1 Academy of Management Journal 1995, Vol. 38, No. 3, THE IMPACT OF HUMAN RESOURCE MANAGEMENT PRACTICES ON TURNOVER, PRODUCTIVITY, AND CORPORATE FINANCIAL PERFORMANCE MARK A. HUSELID Rutgers University This study comprehensively evaluated the links between systems of High Performance Work Practices and firm performance. Results based on a national sample of nearly one thousand firms indicate that these practices have an economically and statistically significant impact on both intermediate employee outcomes (turnover and productivity) and short- and long-term measures of corporate financial performance. Support for predictions that the impact of High Performance Work Practices on firm performance is in part contingent on their interrelationships and links with competitive strategy was limited. The impact of human resource management (HRM) policies and practices on firm performance is an important topic in the fields of human resource management, industrial relations, and industrial and organizational psychology (Boudreau, 1991; Jones & Wright, 1992; Kleiner, 1990). An increasing body of work contains the argument that the use of High Performance Work Practices, including comprehensive employee recruitment and selection procedures, incentive compensation and performance management systems, and extensive employee involvement and training, can improve the knowledge, skills, and abilities of a firm s current and potential employees, increase their motivation, reduce shirking, and enhance retention of quality employees while encouraging nonperformers to leave the firm (Jones & Wright, 1992; U.S. Department of Labor, 1993). I am very grateful to Brian Becker for his many helpful comments on this article and for his direction and guidance on the dissertation on which it is based. I would also like to thank James Begin, Peter Cappelli, James Chelius, John Delaney, Steve Director, Jeffrey Keefe, Morris Kleiner, Douglas Kruse, Casey Ichniowski, David Levine, George Milkovich, Barbara Rau, Frank Schmidt, Randall Schuler, Anne Tsui, David Ulrich, seminar participants at Cornell University and the University of Kansas, and this journal s anonymous referees for their comments on earlier versions. Any and all remaining errors are mine. This study was partially funded by grants from the Human Resource Planning Society, the Society for Human Resource Management Foundation, the Mark Diamond Research Fund, and the SUNY-Buffalo School of Management. The interpretations, conclusions, and recommendations, however, are mine and do not necessarily represent the positions of these institutions. 635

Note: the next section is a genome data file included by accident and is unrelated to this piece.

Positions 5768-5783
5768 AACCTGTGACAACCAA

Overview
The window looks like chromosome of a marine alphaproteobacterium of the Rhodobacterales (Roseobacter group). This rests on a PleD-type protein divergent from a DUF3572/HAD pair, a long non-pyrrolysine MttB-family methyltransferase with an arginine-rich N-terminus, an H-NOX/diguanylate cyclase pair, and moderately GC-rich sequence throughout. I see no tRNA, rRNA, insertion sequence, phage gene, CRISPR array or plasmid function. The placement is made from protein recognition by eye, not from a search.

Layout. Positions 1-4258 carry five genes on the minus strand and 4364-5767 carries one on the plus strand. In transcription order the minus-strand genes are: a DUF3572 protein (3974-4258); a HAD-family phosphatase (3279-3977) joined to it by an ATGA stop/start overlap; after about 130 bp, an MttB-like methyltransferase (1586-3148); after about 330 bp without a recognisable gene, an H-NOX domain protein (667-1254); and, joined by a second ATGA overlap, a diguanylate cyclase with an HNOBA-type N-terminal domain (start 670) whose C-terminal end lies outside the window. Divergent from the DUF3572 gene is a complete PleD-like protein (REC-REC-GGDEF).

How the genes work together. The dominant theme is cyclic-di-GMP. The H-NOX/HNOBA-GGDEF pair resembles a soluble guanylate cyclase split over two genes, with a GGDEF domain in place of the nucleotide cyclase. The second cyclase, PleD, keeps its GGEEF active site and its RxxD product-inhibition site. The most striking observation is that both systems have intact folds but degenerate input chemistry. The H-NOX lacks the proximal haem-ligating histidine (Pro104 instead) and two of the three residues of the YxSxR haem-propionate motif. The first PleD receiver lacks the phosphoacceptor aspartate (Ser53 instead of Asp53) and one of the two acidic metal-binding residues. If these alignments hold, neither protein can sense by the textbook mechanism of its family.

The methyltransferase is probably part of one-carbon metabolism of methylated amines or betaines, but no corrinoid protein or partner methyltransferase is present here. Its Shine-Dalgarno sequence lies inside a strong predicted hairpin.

2 636 Academy of Management Journal June Arguments made in related research are that a firm s current and potential human resources are important considerations in the development and execution of its strategic business plan. This literature, although largely conceptual, concludes that human resource management practices can help to create a source of sustained competitive advantage, especially when they are aligned with a firm s competitive strategy (Begin, 1991; Butler, Ferris, & Napier, 1991; Cappelli& Singh, 1992; Jackson& Schuler, 1995; Porter, 1985; Schuler, 1992; Wright & McMahan, 1992). In both this largely theoretical literature and the emerging conventional wisdom among human resource professionals there is a growing consensus that organizational human resource policies can, if properly configured, provide a direct and economically significant contribution to firm performance. The presumption is that more effective systems of HRM practices, which simultaneously exploit the potential for complementarities or synergies among such practices and help to implement a firm s competitive strategy, are sources of sustained competitive advantage. Unfortunately, very little empirical evidence supports such a belief. What empirical work does exist has largely focused on individual HRM practices to the exclusion of overall HRM systems. This study departs from the previous human resources literature in three ways. First, the level of analysis used to estimate the firm-level impact of HRM practices is the system, and the perspective is strategic rather than functional. This approach is supported by the development and validation of an instrument that reflects the system of High Performance Work Practices adopted by each firm studied. Second, the analytical focus is comprehensive. The dependent variables include both intermediate employment outcomes and firm-level measures of financial performance, and the results are based on a national sample of firms drawn from a wide range of industries. Moreover, the analyses explicitly address two methodological problems confronting survey-based research on this topic: the potential for simultaneity, or reverse causality, between High Performance Work Practices and firm performance and survey response bias. Third, this study also provides one of the first tests of the prediction that the impact of High Performance Work Practices on firm performance is contingent on both the degree of complementarity, or internal fit, among these practices and the degree of alignment, or external fit, between a firm s system of such practices and its competitive strategy. THEORETICAL BACKGROUND The belief that individual employee performance has implications for firm-level outcomes has been prevalent among academics and practitioners for many years. Interest in this area has recently intensified, however, as scholars have begun to argue that, collectively, a firm s employees can also provide a unique source of competitive advantage that is difficult for its competitors to replicate. For example, Wright and McMahan (1992),